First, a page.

Client literacy involves not only financial education, but also capacity to plan and develop long-term projects such as building a house in environments where usually qualifications of craftsmen and material quality are low and where there are no guarantees and follow up services. As McAllister pointed out, the big challenge is to provide the right support to the clients without increasing the costs either for them or for the MFI. In order to solve this, Habitat for Humanity has taken a dual approach. On one side, they support the MFI in the provision of “BDS” for housing clients, advice on issues such as pricing, planning, materials, environmental issues, eco-building, etc., as well as helping the MFI develop housing loan products adapted to the clients’ needs. Both Crystal and First Finance have partnered with Habitat for Humanity in this regard in order to provide value added services as well as to improve the overall quality of housing stock. On the other side, Habitat also works with the sector value chain in order to help the industry understand the needs of the low income clients and also realise the market opportunity.
The lack of affordable long term funding in local currency is a real bottleneck for the development of housing finance. On the one hand, foreign exchange risk is in particular a risk for MFIs like Crystal, which has 75% of their loans issued in local currency while the MFI is funded in dollars. As housing loans have a longer term than usual microfinance loans, the currency risk is higher and MIVs are not that keen in taking it and only do it for a higher cost. In order to address this, Habitat for Humanity has set up the MicroBuild fund, the only housing finance specialised fund, and they are hedging against their own basket of currencies to expand their portfolio.
On the other hand, the maturity gap was mentioned by both MFI representatives as a key challenge. First Finance funding term is five years, while they lend to their clients loans up to 15 years. In order to match this, clients repay interest and principal from the beginning so that by the time the MFI needs to repay their loans, most of the housing loan principal is already repaid. Again, Habitat for Humanity fund MicroBuild is offering longer-term loans to MFIs to reduce this gap; however McAllister recognised that it is quite challenging to commit investors in the long-term, but he is confident that, as the scale of housing finance grows, the investor community will get more confident.
Other challenge that was mentioned is how to evaluate client repayment capacity for 10-15 years, in particular if they are working in the informal sector with no income documentation. Chun explained that to address this, loan officers assess both individual and family income, additional income sources and potential income capacity (i.e. employability of the client and his family). And finally there is also the issue of the property titles, that according to Chun they are really expensive in Cambodia, however, there is a second type of title less expensive and this is what’s is used by First Finance to grant their loans.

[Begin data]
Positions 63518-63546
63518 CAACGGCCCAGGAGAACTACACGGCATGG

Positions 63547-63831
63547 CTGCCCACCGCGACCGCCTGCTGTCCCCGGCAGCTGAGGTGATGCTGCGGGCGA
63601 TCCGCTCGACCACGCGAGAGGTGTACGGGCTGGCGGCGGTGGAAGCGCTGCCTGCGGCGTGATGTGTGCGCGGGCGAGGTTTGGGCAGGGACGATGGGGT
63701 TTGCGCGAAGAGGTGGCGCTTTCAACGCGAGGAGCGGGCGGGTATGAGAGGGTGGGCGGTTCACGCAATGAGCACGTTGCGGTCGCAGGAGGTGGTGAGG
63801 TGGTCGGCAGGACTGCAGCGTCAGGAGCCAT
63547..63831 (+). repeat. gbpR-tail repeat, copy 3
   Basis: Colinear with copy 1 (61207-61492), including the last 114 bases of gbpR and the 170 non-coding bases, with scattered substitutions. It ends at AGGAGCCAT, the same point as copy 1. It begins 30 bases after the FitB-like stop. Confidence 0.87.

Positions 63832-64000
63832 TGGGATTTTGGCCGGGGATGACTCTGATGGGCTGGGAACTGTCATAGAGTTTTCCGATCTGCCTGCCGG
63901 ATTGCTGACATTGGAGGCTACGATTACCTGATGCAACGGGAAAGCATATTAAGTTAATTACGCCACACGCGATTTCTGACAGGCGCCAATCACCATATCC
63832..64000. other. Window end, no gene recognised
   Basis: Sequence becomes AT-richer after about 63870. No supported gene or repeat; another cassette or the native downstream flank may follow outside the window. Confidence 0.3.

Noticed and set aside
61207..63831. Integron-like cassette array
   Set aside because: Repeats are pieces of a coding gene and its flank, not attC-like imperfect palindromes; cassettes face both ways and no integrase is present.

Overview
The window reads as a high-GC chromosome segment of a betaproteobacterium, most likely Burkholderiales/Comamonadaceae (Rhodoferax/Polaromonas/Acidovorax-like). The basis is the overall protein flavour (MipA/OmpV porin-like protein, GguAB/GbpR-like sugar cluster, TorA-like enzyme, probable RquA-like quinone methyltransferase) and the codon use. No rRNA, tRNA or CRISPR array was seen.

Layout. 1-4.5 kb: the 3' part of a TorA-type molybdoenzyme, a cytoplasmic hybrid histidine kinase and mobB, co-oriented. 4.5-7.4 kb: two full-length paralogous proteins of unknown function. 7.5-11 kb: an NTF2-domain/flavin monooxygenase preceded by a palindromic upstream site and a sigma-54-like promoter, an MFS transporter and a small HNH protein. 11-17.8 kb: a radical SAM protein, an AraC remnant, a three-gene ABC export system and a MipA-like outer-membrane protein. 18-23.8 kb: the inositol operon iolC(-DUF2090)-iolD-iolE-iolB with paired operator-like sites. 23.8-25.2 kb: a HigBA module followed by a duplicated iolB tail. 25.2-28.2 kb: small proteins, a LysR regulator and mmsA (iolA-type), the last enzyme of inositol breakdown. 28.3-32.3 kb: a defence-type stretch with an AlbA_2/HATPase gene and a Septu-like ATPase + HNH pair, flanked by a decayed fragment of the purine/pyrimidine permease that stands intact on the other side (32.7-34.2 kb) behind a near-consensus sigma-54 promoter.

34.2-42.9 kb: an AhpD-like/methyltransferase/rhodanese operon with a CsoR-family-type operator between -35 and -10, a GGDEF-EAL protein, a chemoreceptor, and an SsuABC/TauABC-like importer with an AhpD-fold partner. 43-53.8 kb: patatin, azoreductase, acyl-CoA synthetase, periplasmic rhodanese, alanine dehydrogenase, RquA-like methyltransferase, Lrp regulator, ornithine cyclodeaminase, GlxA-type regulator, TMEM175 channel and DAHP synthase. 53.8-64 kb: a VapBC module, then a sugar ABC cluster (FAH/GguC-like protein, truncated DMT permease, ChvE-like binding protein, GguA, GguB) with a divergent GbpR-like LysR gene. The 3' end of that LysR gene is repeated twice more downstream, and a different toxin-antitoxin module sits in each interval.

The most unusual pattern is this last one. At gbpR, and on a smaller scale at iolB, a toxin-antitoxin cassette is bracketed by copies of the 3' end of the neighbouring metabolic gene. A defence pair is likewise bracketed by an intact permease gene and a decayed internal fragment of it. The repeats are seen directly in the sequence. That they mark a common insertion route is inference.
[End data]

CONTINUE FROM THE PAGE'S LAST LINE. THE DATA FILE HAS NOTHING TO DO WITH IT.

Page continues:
In the debate with the audience, securitisation was mentioned as a potential solution to reduce the cost of the loans. The three speakers agreed that, unfortunately, it is not feasible for several reasons: MFIs are not usual housing finance providers, usually there are no official property titles and the sector is not big enough. Actually, First Finance had been exploring this option and realised that without scale it’s far too expensive.
To sum up, even if housing loans are usually considered less expensive because they are larger and longer, when serving the BoP we find ourselves in a kind of vicious cycle that makes these loans almost unaffordable for the clients: longer-term funding for the MFI is needed, but this longer funding is almost unavailable and, when available, it’s much more expensive due to the foreign exchange risk. At the same time, assessing the client’s repayment capability is also more difficult as well as the fact as the long-term planning might also lead to higher costs in the environments described above.
SDG 11 reads “Make cities and human settlements inclusive, safe, resilient and sustainable” and its first goal is “By 2030, ensure access for all to adequate, safe and affordable housing and basic services and upgrade slums”. If the financial inclusion sector wants to play its role in achieving it seems clear that we need to devote some time and resources to ensure that housing finance is widely available for the BoP. Initiatives like the ones presented during the session are great examples that show that it is possible if there is the will to make it happen.
Photo source: Habitat for Humanity, Steffan Hacker